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To Cohen, stories form a prism through which we see the world. We define our lives by the stories we tell ourselves and each other about our childhoods, friends, work, ambitions, and hopes. It is not the world of facts, he says, which gives us meaning, but the world of imagination, making stories supremely important. But his depth of understanding of the world brings to his tales many fine details that other storytellers might miss.
Old stories, says Cohen, have great power, because they relate to matters that have remained important through many changes in society. That is why they have survived. Public stories help define our culture, telling us what is permissible and what is not, what and who are admired, and how we wish to treat each other.By changing the stories we tell we can change our understanding and behaviour.
The stories in this remarkable little book are not presented here merely as teaching tools. These well-crafted tales have their own intrinsic value and their own life. They are told because they simply came bubbling up, insisting that they be heard, and would not let go of the author until he wrote them down and shared them with the world.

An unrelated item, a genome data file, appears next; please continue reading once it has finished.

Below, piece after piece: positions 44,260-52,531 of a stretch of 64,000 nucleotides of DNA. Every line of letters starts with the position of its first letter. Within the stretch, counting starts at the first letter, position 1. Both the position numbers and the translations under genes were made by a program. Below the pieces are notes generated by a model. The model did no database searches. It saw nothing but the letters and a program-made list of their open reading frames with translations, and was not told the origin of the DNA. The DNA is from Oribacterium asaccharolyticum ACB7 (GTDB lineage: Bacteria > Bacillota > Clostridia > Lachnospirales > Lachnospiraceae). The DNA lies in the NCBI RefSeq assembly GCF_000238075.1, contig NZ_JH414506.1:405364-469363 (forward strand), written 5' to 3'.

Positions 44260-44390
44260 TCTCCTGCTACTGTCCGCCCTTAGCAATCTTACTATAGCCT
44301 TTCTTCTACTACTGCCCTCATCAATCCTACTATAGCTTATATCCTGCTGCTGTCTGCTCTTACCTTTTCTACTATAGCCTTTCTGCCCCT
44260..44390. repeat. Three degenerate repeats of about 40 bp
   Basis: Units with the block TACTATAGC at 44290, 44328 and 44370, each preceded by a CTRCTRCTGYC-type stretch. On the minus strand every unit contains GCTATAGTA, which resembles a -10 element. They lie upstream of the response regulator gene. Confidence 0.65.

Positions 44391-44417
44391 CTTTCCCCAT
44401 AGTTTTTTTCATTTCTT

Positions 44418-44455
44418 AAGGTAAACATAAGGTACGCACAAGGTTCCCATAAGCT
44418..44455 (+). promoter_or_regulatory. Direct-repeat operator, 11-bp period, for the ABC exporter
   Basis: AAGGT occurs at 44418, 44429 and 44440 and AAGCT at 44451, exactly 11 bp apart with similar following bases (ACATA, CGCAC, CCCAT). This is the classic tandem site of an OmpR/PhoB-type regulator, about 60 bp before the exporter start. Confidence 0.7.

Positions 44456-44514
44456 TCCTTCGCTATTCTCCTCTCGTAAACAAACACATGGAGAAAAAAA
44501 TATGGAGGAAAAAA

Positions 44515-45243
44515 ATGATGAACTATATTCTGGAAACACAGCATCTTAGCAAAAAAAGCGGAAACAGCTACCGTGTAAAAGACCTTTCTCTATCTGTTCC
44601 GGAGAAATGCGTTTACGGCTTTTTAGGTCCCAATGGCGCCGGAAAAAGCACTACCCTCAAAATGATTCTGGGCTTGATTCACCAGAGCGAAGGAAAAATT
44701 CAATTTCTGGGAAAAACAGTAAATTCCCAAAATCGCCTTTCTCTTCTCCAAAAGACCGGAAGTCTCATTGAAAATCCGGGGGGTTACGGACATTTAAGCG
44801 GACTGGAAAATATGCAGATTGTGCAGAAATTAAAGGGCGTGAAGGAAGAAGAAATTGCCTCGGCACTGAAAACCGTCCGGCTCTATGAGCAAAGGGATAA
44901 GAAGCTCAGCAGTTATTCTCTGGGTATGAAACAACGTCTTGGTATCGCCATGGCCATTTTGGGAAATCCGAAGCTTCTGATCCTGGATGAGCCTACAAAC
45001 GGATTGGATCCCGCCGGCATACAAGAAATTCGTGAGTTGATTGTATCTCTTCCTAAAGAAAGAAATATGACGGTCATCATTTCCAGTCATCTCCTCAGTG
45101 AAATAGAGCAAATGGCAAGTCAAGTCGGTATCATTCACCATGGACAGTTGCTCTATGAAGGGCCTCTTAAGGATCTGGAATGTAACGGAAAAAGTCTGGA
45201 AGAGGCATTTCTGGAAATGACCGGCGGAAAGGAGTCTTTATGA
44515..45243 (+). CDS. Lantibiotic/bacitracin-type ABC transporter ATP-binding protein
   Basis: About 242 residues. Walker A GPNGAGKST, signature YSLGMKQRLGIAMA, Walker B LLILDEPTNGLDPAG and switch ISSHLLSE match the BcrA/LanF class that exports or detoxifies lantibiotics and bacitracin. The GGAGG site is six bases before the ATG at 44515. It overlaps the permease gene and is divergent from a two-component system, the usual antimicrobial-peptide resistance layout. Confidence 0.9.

Daniel Cohen's retellings of Greek and Celtic myths take my breath away and make my spine tingle, pointing the way to a transformation of the cultures of domination that have shaped our world, causing so much damage to all of us and the web of life.
Carol P. Christ (author of Rebirth of the Goddess and She Who Changes.)
Daniel draws on ancient texts, myths, ballads and tales with an insightful new twist, wry and uniquely his own.
Robin Williamson (bard, storyteller, founder-member of the Incredible String Band.)
These retellings are brave, beautiful and original, combining a genuine appreciation of the original myths and legends with a rigorous new system of ethics.
Ronald Hutton (author of The Triumph of the Moon, The Pagan Religions of the Ancient British Isles, and many other books and articles.)
I've read no better storyteller than Daniel Cohen. And my standards are high. I laugh with joy at his mysticism and perceptive wit, sigh with relief, find healing through his gifts. Francesca De Grandis (author of Bardic Alchemy: Enchanted Tales about the Quest for Goddess and Self.)
This witty, insightful book inspires us to incubate myths in the rich ground of daily life and discover how they can still surprise us.
Caitlin Matthews (author of Sophia, Goddess of Wisdom, King Arthur's Raid. Mabon and the Guardians of Celtic Britain, and many other books.)
Cohen's stories teach us insights into gender roles, especially those involving heroism today. The author sees behind stories' seams through his critical eye and voice. These are long-polished re-viewing and re-insighting narratives of classical and late-European stories. They make me wish I had children to tell them to. Notes at the end explain starting points for these engaging narratives.
William G. Doty (author of Myths: a Handbook, Myths of Masculinity, and other writings on myth.)
This small but mould-shattering volume left me stunned and breathless many times over. Wildheart